No One Should Face
Crushing Debt Alone

Incentive management business files for bankruptcy after 25 years

After having more than $4 million in liabilities than assets, a company that catered toward meeting management and group incentives has filed for bankruptcy. The company, which specializes in performance incentive management, has been in operation for 25 years.

According to the recent Chapter 7 bankruptcy filing, HG Worldwide Inc. has $4.2 million in liabilities, but just $128,076 in assets.

And, in addition to owing into the millions, the company has also had a steady decrease in revenue over the past several years. In fiscal year 2009 HG Worldwide reported making $7.69 million. However, that number decreased in 2010 to $4.4 million, and then a reported $2.77 million in gross receipts for fiscal year 2011.

In a typical Chapter 7 bankruptcy a company will liquidate all assets to pay off creditors, and then the business ceases to exist and its debts are also all gone.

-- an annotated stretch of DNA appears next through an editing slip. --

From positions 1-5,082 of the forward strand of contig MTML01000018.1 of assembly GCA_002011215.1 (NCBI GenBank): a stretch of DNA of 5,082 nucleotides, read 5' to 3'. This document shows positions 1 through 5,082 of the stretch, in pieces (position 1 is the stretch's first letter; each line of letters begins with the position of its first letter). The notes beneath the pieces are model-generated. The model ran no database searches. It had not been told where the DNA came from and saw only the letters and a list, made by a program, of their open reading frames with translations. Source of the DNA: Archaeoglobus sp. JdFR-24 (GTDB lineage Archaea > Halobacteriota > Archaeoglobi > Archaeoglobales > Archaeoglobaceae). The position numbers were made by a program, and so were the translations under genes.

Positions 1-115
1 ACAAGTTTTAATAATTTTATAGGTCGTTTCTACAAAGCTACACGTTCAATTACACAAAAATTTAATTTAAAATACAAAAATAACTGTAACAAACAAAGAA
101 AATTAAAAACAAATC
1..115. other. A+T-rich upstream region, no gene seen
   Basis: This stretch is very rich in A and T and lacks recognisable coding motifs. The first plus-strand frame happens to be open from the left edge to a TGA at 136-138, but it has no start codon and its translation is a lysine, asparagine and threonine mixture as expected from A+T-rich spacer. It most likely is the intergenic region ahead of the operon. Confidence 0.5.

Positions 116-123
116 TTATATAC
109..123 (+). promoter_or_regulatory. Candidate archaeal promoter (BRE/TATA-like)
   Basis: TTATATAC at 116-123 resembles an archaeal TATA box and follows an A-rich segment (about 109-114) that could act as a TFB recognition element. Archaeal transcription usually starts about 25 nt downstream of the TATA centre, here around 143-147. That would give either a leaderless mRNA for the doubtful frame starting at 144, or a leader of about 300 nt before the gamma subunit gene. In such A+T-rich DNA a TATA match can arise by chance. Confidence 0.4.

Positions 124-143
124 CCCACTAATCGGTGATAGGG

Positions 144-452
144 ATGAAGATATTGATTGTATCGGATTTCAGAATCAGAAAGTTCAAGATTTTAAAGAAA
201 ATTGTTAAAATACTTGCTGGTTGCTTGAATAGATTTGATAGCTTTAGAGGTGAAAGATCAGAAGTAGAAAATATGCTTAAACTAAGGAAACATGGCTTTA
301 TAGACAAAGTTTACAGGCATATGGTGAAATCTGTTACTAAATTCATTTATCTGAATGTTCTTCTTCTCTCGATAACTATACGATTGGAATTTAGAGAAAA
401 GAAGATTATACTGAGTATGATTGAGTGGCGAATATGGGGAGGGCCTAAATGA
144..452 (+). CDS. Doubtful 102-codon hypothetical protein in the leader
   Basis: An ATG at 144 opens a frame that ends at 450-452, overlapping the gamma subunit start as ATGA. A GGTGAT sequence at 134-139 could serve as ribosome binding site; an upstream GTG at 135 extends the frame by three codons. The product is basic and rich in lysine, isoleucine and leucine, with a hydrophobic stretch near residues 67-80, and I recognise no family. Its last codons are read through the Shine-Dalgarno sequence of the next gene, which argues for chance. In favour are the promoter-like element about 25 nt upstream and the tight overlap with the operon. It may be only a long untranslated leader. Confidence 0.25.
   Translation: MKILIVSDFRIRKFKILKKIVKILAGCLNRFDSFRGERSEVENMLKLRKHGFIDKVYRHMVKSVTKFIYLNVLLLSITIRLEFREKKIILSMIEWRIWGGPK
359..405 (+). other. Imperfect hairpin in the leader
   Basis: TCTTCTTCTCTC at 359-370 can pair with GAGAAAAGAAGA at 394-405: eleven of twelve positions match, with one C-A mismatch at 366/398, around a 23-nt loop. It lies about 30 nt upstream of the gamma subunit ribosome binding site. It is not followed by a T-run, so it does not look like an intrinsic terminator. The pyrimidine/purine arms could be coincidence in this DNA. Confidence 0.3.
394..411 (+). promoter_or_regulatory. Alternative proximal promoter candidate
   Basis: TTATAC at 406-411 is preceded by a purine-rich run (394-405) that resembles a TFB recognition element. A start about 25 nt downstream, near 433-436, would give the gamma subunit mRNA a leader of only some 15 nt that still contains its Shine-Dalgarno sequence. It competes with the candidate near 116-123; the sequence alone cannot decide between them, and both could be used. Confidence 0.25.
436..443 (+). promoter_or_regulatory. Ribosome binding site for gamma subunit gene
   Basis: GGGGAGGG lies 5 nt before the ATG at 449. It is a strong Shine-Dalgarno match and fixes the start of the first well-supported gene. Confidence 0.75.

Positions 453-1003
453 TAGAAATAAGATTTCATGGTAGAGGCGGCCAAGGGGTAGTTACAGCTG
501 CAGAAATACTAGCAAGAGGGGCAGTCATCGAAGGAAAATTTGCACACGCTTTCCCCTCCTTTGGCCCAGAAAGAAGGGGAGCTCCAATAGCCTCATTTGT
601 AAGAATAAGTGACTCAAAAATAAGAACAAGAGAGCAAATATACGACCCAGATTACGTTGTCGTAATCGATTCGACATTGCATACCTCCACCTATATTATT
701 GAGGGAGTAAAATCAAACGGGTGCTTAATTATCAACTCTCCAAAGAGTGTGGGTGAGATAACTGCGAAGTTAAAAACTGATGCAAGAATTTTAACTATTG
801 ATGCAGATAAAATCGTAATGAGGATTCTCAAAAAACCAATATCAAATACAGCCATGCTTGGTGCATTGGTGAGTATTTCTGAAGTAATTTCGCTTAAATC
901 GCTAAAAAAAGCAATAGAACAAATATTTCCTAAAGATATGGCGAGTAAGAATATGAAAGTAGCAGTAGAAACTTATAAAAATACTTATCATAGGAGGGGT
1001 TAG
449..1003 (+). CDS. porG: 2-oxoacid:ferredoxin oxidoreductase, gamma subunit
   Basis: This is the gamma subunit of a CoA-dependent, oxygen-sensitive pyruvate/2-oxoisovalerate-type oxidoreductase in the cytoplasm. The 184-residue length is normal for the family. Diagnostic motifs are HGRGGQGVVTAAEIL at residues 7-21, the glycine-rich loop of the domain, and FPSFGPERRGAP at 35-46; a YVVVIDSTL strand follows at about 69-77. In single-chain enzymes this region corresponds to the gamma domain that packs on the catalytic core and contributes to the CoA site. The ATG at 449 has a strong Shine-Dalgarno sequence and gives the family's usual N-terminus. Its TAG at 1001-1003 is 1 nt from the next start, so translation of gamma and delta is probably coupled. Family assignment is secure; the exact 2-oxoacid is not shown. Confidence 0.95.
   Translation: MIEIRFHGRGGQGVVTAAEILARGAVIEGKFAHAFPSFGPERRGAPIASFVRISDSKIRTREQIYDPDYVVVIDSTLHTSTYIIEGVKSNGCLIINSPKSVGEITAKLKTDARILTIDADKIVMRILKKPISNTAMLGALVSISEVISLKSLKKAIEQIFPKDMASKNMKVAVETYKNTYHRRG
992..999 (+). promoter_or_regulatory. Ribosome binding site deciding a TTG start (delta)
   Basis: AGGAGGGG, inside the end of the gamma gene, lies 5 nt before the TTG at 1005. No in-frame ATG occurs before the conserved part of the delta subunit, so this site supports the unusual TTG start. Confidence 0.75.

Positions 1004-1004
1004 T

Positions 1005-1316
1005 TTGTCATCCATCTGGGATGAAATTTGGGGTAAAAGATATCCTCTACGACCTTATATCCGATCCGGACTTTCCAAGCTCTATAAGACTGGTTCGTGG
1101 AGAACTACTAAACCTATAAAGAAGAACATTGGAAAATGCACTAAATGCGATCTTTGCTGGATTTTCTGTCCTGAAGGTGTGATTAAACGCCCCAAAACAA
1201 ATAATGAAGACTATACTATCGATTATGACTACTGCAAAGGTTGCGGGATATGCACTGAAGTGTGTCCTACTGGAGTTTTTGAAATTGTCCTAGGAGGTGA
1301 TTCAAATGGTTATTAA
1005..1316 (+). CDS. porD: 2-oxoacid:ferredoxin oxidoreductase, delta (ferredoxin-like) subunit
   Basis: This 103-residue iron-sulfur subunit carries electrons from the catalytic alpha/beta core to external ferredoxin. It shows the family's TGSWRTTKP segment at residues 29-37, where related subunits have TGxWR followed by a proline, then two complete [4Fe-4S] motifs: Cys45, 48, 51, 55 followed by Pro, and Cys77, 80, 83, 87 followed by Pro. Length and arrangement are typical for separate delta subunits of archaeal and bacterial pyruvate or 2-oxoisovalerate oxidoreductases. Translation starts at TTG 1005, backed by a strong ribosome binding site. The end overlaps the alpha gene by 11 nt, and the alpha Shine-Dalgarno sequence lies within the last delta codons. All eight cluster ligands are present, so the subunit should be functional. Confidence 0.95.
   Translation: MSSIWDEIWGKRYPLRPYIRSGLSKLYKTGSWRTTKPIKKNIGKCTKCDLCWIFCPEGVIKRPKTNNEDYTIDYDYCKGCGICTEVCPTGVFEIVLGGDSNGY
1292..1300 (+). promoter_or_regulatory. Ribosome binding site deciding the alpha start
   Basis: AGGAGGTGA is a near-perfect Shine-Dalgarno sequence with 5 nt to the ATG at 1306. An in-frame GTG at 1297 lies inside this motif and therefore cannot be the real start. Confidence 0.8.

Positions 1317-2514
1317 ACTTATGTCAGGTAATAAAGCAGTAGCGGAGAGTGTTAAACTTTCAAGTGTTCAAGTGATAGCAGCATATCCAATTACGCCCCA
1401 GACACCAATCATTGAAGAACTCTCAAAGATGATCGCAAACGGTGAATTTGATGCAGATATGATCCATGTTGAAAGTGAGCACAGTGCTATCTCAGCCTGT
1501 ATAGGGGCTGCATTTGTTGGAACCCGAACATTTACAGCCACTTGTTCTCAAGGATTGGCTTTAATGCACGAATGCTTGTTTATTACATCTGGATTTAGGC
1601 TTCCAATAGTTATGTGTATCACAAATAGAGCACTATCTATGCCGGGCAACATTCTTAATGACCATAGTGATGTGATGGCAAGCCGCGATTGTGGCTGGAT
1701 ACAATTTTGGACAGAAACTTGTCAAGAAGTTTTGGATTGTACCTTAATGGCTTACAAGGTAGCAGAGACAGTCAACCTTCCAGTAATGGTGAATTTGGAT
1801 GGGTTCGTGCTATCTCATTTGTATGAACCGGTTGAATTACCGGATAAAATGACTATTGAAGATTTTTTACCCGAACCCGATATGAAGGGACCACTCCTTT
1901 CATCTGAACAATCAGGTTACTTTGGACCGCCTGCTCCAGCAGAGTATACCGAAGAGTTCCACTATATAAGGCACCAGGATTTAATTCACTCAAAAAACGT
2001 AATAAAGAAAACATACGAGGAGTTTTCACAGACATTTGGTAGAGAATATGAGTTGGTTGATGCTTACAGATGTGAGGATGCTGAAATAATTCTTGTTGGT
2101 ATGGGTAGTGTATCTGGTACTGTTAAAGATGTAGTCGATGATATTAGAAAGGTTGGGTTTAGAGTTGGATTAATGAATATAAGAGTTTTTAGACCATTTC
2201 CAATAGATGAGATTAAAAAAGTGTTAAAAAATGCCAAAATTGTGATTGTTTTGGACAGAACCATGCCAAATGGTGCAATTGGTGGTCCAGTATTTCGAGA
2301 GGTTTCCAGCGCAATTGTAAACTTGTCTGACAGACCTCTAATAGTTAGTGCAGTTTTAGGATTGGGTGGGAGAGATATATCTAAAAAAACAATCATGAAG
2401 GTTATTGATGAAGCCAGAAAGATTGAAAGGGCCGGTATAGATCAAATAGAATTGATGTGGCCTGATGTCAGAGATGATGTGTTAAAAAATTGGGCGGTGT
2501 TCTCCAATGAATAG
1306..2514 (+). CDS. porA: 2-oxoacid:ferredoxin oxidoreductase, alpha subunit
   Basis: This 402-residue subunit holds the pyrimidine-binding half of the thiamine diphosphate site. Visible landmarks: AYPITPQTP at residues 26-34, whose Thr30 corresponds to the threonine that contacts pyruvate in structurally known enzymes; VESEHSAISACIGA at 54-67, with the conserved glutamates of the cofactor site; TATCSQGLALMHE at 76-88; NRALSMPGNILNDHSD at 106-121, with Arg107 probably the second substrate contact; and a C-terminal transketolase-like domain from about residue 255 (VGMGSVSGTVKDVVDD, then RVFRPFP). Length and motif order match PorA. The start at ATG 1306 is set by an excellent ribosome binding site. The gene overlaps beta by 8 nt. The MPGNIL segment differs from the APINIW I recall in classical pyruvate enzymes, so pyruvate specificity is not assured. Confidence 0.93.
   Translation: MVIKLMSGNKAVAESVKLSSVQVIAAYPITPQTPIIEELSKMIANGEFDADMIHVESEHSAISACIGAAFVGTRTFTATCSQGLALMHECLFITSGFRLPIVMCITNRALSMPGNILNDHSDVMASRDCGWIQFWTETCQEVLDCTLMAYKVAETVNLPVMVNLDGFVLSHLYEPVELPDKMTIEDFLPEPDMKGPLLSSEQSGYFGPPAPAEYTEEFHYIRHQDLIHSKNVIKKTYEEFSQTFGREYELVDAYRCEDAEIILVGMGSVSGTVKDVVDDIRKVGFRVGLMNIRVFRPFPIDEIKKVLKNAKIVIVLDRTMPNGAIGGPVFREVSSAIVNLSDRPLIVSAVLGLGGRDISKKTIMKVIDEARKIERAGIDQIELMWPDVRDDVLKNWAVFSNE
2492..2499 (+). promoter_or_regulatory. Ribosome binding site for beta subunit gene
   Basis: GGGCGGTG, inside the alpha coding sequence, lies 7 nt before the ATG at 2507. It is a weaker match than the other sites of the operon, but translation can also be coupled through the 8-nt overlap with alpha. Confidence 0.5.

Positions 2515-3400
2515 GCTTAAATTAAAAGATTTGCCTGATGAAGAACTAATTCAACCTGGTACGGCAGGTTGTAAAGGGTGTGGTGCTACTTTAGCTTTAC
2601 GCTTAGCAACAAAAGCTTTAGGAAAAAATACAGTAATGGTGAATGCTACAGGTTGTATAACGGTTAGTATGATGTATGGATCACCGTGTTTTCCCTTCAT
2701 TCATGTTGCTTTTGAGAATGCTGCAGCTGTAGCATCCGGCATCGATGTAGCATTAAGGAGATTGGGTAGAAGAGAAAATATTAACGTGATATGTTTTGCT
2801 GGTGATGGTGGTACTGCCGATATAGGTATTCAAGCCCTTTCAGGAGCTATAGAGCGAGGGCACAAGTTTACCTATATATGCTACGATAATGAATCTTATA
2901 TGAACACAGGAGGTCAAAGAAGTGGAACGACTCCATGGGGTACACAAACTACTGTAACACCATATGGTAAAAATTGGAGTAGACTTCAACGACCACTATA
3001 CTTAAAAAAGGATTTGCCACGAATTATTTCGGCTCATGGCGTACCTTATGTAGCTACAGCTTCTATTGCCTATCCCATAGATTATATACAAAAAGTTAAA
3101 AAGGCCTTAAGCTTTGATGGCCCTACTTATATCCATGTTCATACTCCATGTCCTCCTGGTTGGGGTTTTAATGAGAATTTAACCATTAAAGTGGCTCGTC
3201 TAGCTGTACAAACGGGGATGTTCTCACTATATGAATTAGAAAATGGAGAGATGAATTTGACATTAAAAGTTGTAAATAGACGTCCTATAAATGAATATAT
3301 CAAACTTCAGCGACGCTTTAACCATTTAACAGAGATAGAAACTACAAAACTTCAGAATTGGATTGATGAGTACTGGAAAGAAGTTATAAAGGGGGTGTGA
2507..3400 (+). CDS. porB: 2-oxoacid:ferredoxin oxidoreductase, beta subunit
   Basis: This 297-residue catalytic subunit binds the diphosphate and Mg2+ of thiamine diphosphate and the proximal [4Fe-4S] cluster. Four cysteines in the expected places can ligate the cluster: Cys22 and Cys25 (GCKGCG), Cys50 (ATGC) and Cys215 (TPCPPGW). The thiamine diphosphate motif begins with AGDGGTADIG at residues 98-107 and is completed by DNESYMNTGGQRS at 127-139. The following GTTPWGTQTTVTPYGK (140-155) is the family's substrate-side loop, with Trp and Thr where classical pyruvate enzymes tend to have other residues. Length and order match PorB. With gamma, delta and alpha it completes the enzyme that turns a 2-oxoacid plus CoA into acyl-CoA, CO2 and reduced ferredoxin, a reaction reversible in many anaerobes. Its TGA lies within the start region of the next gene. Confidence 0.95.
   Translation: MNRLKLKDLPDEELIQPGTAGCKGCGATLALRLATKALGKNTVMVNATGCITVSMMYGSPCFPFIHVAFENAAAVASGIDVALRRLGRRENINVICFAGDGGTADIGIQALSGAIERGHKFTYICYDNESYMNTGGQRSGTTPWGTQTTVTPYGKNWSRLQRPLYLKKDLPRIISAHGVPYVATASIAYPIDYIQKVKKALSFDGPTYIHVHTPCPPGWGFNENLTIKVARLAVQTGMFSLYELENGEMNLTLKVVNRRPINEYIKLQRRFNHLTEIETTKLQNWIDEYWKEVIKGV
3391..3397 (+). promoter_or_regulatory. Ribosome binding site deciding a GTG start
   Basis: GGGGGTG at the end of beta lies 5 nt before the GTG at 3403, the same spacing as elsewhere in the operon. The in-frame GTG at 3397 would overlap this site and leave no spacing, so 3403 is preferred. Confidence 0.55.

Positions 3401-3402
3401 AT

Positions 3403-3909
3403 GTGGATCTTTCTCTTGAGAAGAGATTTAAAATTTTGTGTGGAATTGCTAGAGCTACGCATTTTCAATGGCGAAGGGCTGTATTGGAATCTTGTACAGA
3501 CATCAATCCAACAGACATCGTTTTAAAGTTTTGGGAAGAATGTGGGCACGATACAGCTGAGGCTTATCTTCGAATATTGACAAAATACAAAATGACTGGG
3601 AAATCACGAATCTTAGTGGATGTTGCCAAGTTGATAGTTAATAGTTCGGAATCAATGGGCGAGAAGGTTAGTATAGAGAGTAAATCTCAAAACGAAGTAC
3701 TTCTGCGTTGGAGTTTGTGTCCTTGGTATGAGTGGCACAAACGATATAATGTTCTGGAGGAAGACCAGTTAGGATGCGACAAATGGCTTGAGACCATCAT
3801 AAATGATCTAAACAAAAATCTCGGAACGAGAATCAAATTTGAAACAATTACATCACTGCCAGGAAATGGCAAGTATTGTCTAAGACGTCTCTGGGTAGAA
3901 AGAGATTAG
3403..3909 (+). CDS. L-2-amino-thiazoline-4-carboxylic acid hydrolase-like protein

When looking at Chapter 7 as a debt relief business solution, it’s important to remember that even though the business will most likely eventually close down, the good news is that at least there are no more debts and creditors will no longer be able to undertake any kind of legal action against the business that owes.

However, in situations where a business can realistically take care of debts and stay open, a Chapter 11 or Chapter 13 bankruptcy may be the best choice. With both of these bankruptcy options a reorganization plan is created in order to pay back creditors and consolidate the debt that is owed.

Source: Dayton Daily News, “Kettering company files for bankruptcy,” Ben Sutherly, Aug. 9, 2011

FindLaw Network